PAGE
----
DAKAR, Senegal – Gunmen killed eight people Sunday in a wildlife reserve in Niger, including six French aid workers, their Nigerian driver and a guide, according to authorities.
The group had traveled to the Kouré reserve in an area known as the Giraffe Zone, home to the only remaining West African giraffe population. But they had been there for less than an hour when they were shot, their car set on fire and their bodies left in the sand.
“It was horrible. We could not even look at the bodies, “said Djibo Hama, a spokesman for the Kouré Giraffe Guides Association, who saw the aftermath of the attack.”; They were brutally shot, but the arsonists also stole the car and some people. “It was horrible to see them lying on the ground in their blood.”
Some areas of Mali have been rocked by terrorist attacks in recent years, as have several West African neighbors. But the Giraffe Area is widely considered safe. The visitors were French aid workers, authorities said.
“Investigations are underway,” Abdourahamane Zakaria, a government spokesman, said in a written statement confirming the attack. A senior police officer said he was coordinating the regeneration of their bodies.
Six French migrants, a guide and a driver passed through a government checkpoint at 10 a.m. Sunday in the direction of Dosso, a town 85 miles southeast of Niamey, the capital, according to an internal message from the Nigerian military seen by the New York Times. Forty minutes later, the message said, people on a bus coming from Dosso informed staff at the checkpoint that an attack had occurred four miles away.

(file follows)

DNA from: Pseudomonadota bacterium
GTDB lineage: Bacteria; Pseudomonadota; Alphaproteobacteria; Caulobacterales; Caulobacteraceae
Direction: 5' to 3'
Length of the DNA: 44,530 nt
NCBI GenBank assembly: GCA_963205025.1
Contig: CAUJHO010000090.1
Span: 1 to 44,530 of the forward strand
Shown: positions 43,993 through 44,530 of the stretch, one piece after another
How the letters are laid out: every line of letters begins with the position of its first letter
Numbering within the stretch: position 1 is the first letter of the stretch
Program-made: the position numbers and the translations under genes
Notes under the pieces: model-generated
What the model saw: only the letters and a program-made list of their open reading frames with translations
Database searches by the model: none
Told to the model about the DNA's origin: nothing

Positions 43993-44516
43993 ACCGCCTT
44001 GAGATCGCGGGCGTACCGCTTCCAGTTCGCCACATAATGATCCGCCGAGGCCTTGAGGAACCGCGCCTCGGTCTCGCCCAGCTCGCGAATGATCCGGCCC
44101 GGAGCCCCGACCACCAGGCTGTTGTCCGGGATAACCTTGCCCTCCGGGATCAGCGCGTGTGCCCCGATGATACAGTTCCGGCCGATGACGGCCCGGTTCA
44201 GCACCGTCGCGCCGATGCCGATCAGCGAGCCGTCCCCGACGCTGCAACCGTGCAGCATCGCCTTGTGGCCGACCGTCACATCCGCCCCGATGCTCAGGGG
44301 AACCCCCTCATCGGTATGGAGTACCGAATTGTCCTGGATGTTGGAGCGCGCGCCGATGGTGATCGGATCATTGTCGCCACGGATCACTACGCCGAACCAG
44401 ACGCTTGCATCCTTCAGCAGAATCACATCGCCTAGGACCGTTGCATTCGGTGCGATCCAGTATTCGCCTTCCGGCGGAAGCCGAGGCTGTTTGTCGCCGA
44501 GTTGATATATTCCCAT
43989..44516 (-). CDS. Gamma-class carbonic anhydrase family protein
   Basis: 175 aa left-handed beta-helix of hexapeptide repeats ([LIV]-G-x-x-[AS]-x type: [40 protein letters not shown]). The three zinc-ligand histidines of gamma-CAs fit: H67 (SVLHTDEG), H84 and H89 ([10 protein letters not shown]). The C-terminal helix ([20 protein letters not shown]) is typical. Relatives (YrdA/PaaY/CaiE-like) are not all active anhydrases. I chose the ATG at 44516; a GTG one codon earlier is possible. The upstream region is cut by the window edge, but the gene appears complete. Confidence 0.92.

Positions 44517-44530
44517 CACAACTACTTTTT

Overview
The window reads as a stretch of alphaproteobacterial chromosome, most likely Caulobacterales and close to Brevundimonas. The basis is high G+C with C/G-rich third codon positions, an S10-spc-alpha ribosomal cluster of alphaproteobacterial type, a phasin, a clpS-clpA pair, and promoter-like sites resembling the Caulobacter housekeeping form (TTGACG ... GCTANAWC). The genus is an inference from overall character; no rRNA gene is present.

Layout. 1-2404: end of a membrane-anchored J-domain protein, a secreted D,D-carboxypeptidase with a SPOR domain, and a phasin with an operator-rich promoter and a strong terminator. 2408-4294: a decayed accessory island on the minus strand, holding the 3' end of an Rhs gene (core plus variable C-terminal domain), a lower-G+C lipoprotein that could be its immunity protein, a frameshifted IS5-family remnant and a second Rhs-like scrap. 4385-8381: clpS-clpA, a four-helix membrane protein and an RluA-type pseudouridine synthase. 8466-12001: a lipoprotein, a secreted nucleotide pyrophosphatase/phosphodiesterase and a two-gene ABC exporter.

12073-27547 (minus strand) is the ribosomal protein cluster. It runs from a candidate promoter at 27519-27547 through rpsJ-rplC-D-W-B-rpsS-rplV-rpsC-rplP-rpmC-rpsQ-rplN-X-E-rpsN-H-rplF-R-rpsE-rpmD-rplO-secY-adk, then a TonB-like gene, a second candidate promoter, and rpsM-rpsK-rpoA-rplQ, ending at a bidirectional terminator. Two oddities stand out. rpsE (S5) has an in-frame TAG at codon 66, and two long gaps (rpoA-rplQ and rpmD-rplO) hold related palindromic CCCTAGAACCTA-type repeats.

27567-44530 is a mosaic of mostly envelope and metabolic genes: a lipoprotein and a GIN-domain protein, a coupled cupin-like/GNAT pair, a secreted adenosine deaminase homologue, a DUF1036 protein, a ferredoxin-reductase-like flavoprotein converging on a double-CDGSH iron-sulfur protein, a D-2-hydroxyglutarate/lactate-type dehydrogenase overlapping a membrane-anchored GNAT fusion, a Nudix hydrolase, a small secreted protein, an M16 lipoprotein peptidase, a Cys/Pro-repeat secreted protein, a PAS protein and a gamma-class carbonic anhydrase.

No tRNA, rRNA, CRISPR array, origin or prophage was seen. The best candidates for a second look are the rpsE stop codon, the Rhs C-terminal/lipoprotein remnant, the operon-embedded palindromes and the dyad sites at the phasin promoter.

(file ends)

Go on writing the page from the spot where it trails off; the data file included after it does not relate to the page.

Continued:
One of those killed was Kadri Abdou, president of the Gourffe gGuides Association of the Kouré Association, according to an announcement posted on Facebook.
“Kadri, along with a group of six French tourists and their Nigerian driver, were attacked and killed by a terrorist commando in the giraffe area,” it reads. “We are deeply saddened and are thinking of the victims and their families, to whom we offer our most sincere condolences – especially to the family of our friend Kadri.”
Images circulated between journalists and military personnel on WhatsApp showed the horrific scene of the attack. The group had been traveling in a car belonging to the French humanitarian organization ACTED, according to a statement from the Nigerian interior minister.
The giraffe reserve is a popular attraction in Niger, especially on weekends. There are now 600 giraffes there, an extraordinary turn from 1996, when it was thought there were only 49 left.
Nigeria is home to Air Base 201, a U.S. drone base that was recently completed but could soon be abandoned under a planned withdrawal of U.S. forces in the region.
Although Kouré is in the Tillabery region, where four U.S. Special Forces soldiers were killed in an attack in 2017, it is far from the site of this attack, which was on the other side of the capital. It also welcomes many visitors.
“Kouré is an area that has never known the slightest security incident, but even in the current context, the worst we expected would be the kidnapping of Western tourists, not a direct assassination,” he said. Hama.
Cheick Amadou Diouara contributed reporting from Gao, Mali and Omar Hama Saley from Niamey, Niger.